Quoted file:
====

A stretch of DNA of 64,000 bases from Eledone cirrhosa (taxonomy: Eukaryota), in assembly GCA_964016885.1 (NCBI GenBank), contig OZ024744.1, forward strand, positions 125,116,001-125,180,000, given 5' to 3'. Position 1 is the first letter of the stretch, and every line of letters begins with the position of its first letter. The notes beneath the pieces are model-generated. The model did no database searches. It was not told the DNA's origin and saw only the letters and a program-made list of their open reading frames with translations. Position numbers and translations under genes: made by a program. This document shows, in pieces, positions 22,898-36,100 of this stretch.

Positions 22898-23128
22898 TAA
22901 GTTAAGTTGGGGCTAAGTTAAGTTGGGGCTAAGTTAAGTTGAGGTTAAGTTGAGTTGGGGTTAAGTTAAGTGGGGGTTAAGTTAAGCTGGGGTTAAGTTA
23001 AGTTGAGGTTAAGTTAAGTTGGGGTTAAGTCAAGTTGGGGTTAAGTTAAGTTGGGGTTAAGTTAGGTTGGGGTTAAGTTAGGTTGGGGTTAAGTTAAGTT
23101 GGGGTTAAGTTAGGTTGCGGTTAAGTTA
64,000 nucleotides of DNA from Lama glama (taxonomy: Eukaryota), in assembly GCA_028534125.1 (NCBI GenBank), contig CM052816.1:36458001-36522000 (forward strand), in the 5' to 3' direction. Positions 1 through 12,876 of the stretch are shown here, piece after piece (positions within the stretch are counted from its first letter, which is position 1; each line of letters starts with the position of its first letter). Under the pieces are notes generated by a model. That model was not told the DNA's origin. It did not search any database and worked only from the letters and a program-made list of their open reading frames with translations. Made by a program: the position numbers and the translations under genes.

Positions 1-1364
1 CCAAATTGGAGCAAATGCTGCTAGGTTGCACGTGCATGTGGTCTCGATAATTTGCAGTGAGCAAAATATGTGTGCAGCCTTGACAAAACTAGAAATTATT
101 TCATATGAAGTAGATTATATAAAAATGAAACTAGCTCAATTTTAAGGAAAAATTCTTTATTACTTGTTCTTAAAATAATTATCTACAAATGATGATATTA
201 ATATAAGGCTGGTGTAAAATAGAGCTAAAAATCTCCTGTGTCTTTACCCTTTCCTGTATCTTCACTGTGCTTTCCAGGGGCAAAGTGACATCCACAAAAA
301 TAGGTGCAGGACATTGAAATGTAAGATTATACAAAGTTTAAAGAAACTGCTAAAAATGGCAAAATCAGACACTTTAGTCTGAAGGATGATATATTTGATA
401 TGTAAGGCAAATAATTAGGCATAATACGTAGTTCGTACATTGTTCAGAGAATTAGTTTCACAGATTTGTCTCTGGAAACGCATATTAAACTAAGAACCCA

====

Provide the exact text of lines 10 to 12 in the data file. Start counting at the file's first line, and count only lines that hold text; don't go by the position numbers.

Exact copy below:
101 TCATATGAAGTAGATTATATAAAAATGAAACTAGCTCAATTTTAAGGAAAAATTCTTTATTACTTGTTCTTAAAATAATTATCTACAAATGATGATATTA
201 ATATAAGGCTGGTGTAAAATAGAGCTAAAAATCTCCTGTGTCTTTACCCTTTCCTGTATCTTCACTGTGCTTTCCAGGGGCAAAGTGACATCCACAAAAA
301 TAGGTGCAGGACATTGAAATGTAAGATTATACAAAGTTTAAAGAAACTGCTAAAAATGGCAAAATCAGACACTTTAGTCTGAAGGATGATATATTTGATA